Thursday, January 26, 2012

Moving to Ubuntu Linux - pt.01

Entirely abandoning the Microsoft Windows operating system to another platform has always seemed inapplicable. Someone like me, for instance, has been working with Windows ever since Windows 3.0. With loads of accumulated documents, software and experiences, it's really hard to start all over.

But with the Linux distributions growing more mature, I thought to give it a try and see if one can really abandon the Windows. It's been three months now, and I'm spending more than 95% of my computer time on Ubuntu, so I'm willing to say/pretend that it's a very close to entirely abandoning Windows.

Note: this experiment does not cover gaming, as I'm not a gamer, myself.


Creating a list of all the critical items in one's computer use is crucial before the starting of this process. For me, the following was the list of critical items of concern:
  1. Editing MS-Office 2007/2010 documents: From my past experiences with the various Linux distros, it was never a problem dealing with the old MS-Office document formats (.doc, .xls, .ppt). Dealing with the new (.docx, .xlsx and .pptx) formats was something I must experiment with and be confident about.
  2. Accessing my corporate email server (MS-Exchange Server): My company works with Exchange server [period].
  3. Installing Eclipse with the Android SDK: As I'm experimenting with the Android platform these days, having my familiar IDE (eclipse with the ADK) is something I'm concerned about.
  4. Accessing MS-SQL database (which resides on another server): In my work, I prepare lots of reports, mostly excel-based, that read from MS-SQL server database. It's very important for me to be able to read and modify an MS-SQL database from within my computer to produce such reports.
  5. Accessing the company's VPN.
Up to the time of writing these lines, I've succeeded in the first 3 items, with various degrees, still working on the 4th item and haven't started yet on the 5th.


Downloading and installing the Ubuntu 11.1 (64bit) was fairly straight forward. Plugging-in my 3G modem and installing last-minutes updates was also a breeze.

Ubuntu 11.1 comes with the Unity Interface, which is fairly nice, but I prefer the Gnome 3.0, so I installed that [ has a nice article comparing both Unity and Gnome 3.0, with instructions on how to install the latter.]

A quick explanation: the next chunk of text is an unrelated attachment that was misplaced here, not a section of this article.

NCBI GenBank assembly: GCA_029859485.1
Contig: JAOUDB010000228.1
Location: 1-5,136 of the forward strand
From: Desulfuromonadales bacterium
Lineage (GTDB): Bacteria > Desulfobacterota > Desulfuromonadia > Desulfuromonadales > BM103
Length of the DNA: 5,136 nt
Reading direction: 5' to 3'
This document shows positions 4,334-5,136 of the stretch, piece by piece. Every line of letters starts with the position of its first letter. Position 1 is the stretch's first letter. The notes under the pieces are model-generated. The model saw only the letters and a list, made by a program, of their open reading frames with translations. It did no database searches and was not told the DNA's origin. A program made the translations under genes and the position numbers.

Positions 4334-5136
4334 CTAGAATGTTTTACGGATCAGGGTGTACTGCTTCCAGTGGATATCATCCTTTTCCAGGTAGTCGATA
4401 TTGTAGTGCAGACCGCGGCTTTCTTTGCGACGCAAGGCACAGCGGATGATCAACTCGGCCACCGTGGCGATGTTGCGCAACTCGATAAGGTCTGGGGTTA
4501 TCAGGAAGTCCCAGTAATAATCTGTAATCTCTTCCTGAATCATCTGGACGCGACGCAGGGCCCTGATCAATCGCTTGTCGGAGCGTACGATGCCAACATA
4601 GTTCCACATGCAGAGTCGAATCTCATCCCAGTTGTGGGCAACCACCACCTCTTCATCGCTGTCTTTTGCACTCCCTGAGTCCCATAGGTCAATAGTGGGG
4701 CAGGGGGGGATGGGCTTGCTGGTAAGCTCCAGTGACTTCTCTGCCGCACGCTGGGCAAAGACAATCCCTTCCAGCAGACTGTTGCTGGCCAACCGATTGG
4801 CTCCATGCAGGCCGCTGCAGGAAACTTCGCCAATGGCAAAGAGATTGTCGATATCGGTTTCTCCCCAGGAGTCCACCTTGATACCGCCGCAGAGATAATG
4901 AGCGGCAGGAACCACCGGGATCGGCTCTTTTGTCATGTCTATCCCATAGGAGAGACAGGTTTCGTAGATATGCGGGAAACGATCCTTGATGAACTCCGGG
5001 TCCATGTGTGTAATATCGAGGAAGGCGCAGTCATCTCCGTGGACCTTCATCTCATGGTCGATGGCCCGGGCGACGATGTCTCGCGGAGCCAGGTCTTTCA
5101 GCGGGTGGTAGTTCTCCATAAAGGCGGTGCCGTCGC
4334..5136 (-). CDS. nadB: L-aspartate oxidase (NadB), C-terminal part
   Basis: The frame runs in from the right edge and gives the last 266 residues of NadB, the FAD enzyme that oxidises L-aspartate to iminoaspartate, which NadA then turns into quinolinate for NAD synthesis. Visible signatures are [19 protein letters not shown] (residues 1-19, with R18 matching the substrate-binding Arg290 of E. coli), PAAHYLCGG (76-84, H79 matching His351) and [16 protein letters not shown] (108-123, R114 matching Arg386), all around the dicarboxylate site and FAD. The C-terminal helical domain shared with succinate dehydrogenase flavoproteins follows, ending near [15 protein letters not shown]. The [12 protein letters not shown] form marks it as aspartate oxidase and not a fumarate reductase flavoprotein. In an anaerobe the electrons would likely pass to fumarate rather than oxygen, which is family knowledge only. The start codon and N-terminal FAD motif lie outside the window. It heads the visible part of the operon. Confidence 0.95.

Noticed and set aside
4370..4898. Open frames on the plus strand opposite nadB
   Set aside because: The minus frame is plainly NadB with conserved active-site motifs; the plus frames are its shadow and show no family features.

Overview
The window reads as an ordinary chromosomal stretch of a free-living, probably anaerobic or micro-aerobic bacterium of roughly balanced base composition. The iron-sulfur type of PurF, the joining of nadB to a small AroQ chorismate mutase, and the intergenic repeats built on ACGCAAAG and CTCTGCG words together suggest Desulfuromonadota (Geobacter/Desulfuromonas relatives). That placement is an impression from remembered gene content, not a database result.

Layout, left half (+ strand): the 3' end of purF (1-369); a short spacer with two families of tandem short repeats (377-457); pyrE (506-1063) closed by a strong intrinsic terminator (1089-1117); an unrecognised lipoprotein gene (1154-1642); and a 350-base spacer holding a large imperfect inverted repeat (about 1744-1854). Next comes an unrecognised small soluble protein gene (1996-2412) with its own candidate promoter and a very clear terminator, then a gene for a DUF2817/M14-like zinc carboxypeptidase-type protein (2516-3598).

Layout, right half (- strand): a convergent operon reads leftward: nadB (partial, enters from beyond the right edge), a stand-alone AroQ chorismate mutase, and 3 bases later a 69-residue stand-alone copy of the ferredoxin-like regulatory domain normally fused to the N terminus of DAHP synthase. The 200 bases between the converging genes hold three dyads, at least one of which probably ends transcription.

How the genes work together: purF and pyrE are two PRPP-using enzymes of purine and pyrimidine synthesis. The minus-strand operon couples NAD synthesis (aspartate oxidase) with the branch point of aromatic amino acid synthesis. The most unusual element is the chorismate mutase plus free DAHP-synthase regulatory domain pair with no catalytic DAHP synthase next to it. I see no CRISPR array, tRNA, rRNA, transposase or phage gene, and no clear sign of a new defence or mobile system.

1. Thunderbird and Exchange Server

Thunderbird installs automatically with the Ubuntu 11.1 (oneiric). But Thunderbird does not have support for MS-Exchange Server, due to proprietary issues by Microsoft. In this regard, I found DavMail ( to be a good solution.

For us, newbies, we can think of DavMail as a translator. DavMail connects to the web interface of the MS-Exchange server (Outlook Web Access), and works as a server for the EMail client. When using DavMail, Thunderbird sees itself connecting to a local IMAP server (setup at localhost).

I would recommend using DavMail with the Gnome shell, not Unity, as the program defines its tray icon using FreeDesktop, which is not supported by Unity.

Installing DavMail is very simple, if you use the deb package found here. It is simply a matter of double-clicking the deb package file, and choosing install.

After the installation finishes, it's time to start configuring DavMail.

Launch the application. This brings the shown dialog.

In the OWA (Exchange) URL field, I entered my company's webmail address. Clicked "Save" and went for setting up the account in Thunderbird.

The version of Thunderbird packaged with oneiric was not the latest. Googling a little, turned out this article about adding the repository ppa:ubuntu-mozilla-security/ppa and installing/upgrading Thunderbird in its latest version.

Haven't installed Lightening, yet, I thought to setup the mail account first.

In Thunderbird, I created the new IMAP account. Name, email and password are what you expect them to be.

I went to manual config, and used these values:
IMAP Server: localhost
SMTP Server: localhost
IMAP Port: 1143
SMTP Port: 1025

Servers Login name should be in the format: domain\login_name, meaning that if your email is, it is most likely that the login name would be\my_name.

SSL, by default, is to be set to None, and the Authentication to "Normal password". Did the test, and verified that the connection between Thunderbird and DavMail is working.

1 comment:

  1. The version is 11.10 as month(October 10) year(2011)

    i wish u like Gnome 3 as i didn't like it at all
    My lenovo z560 running Sabayon-7 KDE-4.7